Hello Fog computing, Good bye cloud computing !!
This is a paradigm where cloud computing is extended to the edge of the network. Similar to Cloud, Fog provides data, compute, storage, and application services to end-users. The distinguishing Fog characteristics are its proximity to end-users, its dense geographical distribution, and its support for mobility. Services are hosted at the network edge or even end devices such as set-top-boxes or access points. By doing so, Fog reduces service latency, and improves QoS, resulting in superior user-experience.
Fog Computing supports emerging Internet of Things(IoT) applications that demand real-time/predictable latency (industrial automation, transportation, networks of sensors and actuators). In the IoT scenario, a thing is any natural or man-made object that can be assigned an IP address and provided with the ability to transfer data over a network. Some such things can create a lot of data. Cisco provides the example of a jet engine, which they say can create 10 terabytes (TB) of data about its performance and condition in a half-hour. Transmitting all that data to the cloud and transmitting response data back puts a great deal of demand onbandwidth, requires a considerable amount of time and can suffer from latency.
In a fog computing environment, much of the processing would take place in a router, rather than having to be transmitted. Fog computing creates a highly virtualized platform that provides compute, storage, and networking services between end devices and traditional cloud computing data centers. These services are the building blocks of both the cloud and the fog. They’re also critical for supporting the emerging wave of Internet deployments—most notably the Internet of Things (IoT). Internet deployments require mobility support and geo-distribution, location awareness, real-time interactions, and low latency. Also important is the ability to support a very large number of nodes in highly heterogeneous environments. Fog Computing can enable a new breed of aggregated applications and services, such as smart energy distribution. This is where energy load-balancing applications run on network edge devices that automatically switch to alternative energies like solar and wind, based on energy demand, availability, and the lowest price.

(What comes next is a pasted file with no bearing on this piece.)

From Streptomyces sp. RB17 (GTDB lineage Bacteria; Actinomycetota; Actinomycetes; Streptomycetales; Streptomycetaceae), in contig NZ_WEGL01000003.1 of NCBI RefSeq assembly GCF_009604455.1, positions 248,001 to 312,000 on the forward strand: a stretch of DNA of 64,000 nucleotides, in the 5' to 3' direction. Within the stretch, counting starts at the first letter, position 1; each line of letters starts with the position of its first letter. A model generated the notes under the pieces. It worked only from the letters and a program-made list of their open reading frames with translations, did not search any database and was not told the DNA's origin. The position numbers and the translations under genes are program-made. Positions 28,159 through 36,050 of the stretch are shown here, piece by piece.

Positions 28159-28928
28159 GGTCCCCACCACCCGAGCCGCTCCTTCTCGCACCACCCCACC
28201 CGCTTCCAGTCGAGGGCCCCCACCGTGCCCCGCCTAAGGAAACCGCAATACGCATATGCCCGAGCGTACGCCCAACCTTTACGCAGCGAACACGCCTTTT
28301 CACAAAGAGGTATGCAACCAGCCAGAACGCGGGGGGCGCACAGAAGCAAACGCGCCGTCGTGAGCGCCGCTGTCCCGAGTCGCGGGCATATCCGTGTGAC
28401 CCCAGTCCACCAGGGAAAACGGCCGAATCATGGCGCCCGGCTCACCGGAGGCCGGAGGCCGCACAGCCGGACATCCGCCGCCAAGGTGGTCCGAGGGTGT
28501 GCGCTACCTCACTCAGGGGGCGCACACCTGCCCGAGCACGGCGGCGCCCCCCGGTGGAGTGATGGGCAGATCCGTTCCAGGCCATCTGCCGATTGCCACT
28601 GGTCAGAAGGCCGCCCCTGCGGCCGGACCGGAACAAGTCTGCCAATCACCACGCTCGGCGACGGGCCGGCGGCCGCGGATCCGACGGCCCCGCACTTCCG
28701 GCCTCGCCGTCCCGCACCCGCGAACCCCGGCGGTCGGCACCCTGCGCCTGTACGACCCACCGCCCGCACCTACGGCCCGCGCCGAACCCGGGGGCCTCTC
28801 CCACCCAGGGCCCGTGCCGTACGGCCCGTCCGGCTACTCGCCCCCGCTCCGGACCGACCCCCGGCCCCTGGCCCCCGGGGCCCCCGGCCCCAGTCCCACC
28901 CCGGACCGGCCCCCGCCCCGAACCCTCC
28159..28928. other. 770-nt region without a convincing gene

Take a look what internet of things is going to be in a few years from now!
Another example are smart traffic lights. A video camera senses an ambulance’s flashing lights and then automatically changes streetlights for the vehicle to pass through traffic. Also through Fog Computing, sensors on self-maintaining trains can monitor train components. If they detect trouble, they send an automatic alert to the train operator to stop at the next station for emergency maintenance. The new Cisco IOx capability takes advantage of Fog Computing. This will allow customers and solution providers across industries to develop, manage, and run software applications directly on Cisco industrial networked-devices. This includes hardened routers, switches, and IP video cameras. This development puts applications closer to where IoT creates actionable data. As a result, it will be much easier to manage the colossal amount of data projected in a hyper-connected world.Adoption of Fog Computing will also accelerate innovation in ways never seen before. This includes self-learning, self-organizing, and self-healing applications for massively distributed industrial networks.
Take a look at this DHL Big Data Scenario and think about it for a while. DHL needs to maintain its marketshare by embedding the things into its whole logistics chain (distribution, supply chain, environmental, market intelligence).
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